‘Fight in the cause of God against those who fight you, but do not transgress limits’. Too often this line in the Qu’ran is misinterpreted by many people, Muslim and Non-Muslim alike. This is wrong. As is anyone who misuses, in the same way, the biblical teaching of an ‘eye for an eye’. Bayo Adebiyi-Tanice wants to see harmony between the world’s religions
The dictionary defines ‘terrorism’ as ‘the systematic use of violence in order to intimidate or coerce, especially for political purposes’.
The truth is – regardless of religion or nationality, using extreme systematic acts of violence is unethical. Acts of terrorism or murder can’t be justified by anyone.
But when some people think of Islam, the first thing that comes to mind is terrorism. Of the world’s population, 22.43% are Muslim. That amounts to close to 1, 600,100,000 people and counting. Of these, less than 0.1% have had any involvement with terrorism.
Islam teaches peace and harmony
Contrary to popular belief, Islam is a religion that teaches peace and harmony. The words mercy, peace and compassion are mentioned in the Qu’ran at least 355 times; the word Jihad is mentioned at most about 41 times. So why do people choose to seek out the negative in Islam and focus on it?
These past few months I’ve been asking people what the biggest act of recent terrorism was. As you’d expect, most of people responded with ‘9/11’. Some people even said 7/7.
‘Why?’ I asked.
Rightly they responded ‘close to 3,000 innocent people lost their lives’.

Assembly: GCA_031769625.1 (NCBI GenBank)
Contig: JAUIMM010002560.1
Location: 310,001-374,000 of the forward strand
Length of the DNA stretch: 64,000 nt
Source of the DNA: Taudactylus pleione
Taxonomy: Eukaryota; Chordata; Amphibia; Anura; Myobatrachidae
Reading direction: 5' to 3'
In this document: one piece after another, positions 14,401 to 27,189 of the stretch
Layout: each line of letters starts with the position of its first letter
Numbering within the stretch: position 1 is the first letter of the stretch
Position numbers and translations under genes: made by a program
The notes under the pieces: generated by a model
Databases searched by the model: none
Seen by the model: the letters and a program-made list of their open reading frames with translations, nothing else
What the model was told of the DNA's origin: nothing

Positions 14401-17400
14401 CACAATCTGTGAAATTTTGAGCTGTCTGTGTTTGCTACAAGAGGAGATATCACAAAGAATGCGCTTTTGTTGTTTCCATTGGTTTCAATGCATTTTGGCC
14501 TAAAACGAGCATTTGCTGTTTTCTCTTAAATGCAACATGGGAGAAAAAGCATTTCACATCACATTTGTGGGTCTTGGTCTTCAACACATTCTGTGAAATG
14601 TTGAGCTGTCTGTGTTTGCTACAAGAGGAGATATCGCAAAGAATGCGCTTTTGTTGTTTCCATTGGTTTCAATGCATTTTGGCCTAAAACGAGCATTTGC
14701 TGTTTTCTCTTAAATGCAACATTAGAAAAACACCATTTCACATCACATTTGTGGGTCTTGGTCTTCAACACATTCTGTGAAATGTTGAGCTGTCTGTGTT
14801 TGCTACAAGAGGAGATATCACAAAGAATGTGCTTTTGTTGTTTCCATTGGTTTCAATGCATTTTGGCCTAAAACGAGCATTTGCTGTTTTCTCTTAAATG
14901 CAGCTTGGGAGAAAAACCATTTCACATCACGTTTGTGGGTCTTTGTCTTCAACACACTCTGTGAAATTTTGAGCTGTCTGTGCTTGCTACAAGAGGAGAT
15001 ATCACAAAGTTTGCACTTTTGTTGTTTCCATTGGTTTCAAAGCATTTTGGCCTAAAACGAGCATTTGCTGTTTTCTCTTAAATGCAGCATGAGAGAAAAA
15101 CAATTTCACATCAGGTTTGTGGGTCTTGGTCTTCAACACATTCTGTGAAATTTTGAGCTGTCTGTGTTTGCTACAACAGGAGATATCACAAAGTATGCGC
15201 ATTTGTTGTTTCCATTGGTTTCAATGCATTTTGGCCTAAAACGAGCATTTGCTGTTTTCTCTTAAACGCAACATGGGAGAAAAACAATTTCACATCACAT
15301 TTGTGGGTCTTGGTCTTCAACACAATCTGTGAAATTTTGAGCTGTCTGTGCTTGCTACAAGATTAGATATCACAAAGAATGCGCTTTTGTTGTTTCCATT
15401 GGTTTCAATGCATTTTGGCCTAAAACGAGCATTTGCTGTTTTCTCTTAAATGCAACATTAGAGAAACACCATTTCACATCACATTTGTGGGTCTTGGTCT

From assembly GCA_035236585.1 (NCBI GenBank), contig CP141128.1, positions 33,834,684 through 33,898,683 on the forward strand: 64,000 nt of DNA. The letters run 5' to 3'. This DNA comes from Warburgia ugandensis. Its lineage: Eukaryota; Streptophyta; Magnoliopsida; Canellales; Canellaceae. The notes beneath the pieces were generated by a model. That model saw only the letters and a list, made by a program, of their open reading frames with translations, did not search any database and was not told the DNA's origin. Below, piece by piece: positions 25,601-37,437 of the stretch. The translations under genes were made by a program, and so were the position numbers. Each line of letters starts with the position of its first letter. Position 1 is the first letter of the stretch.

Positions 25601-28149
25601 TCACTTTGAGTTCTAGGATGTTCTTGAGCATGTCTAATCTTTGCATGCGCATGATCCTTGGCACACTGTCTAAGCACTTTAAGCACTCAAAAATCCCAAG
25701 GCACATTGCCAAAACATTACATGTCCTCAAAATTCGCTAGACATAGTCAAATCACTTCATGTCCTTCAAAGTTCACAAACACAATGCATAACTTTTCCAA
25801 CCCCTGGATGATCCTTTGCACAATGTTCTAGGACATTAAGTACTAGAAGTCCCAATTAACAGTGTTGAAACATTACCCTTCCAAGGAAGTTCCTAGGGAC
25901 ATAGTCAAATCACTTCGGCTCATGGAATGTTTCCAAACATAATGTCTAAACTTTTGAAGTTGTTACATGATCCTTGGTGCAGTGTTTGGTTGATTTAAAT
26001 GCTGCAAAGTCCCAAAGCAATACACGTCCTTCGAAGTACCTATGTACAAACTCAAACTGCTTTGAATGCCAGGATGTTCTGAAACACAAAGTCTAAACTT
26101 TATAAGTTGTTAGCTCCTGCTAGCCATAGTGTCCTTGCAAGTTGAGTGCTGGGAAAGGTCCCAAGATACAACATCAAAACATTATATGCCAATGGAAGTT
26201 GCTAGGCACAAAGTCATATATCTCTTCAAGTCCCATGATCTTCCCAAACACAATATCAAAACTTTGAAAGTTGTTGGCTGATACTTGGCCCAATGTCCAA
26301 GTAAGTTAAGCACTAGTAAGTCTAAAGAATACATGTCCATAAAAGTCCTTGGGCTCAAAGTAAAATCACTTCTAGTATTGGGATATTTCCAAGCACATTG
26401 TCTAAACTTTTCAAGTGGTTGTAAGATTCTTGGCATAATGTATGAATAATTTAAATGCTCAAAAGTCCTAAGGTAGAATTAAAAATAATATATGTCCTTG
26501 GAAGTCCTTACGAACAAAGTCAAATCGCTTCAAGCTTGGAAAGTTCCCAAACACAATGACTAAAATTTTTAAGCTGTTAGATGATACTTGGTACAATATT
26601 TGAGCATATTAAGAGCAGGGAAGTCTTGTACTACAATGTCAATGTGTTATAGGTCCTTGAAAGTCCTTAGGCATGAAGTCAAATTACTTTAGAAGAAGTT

I condemn both 9/11 and 7/7. They were inhumane and horrific acts.
However, consider the dictionary definition of terrorism, and the expressed view that the number of people who died makes 9/11 the biggest recent act of ‘terrorism’.
Then consider: when Afghanistan was bombed, 15,000 innocent people were killed; in Iraq, 500,000 civilians have died.
The arguments were that Afghanistan was ‘harbouring terrorists’. And Iraq had ‘Weapons of mass destruction’. Which were never found.
In fact in history, America is the only country to have ever used weapons of mass destruction. Twice.
Christianity or Judaism teach ‘Thou shall not kill’. Islam gains its name from the root word ‘Salama’, the origin of the words Peace. Buddhists believe in non-violence and Hindus that ‘ non-violence, comes from strength, and the strength is from God, not man’.
So rather than backlash and retaliation for bloodshed, isn’t there another way – no matter which religion or nationality you are? Or even if you do not follow religion, do you believe in a peaceful world?
Can we all unite and strive for a world encapsulated in harmony?
Words by Bayo Adebiyi-Tanice (mentor for Kori in Haringey www.kori.org.uk)
Photographs by Imad (Dandelion Project and new economics foundation www.neweconomics.org/)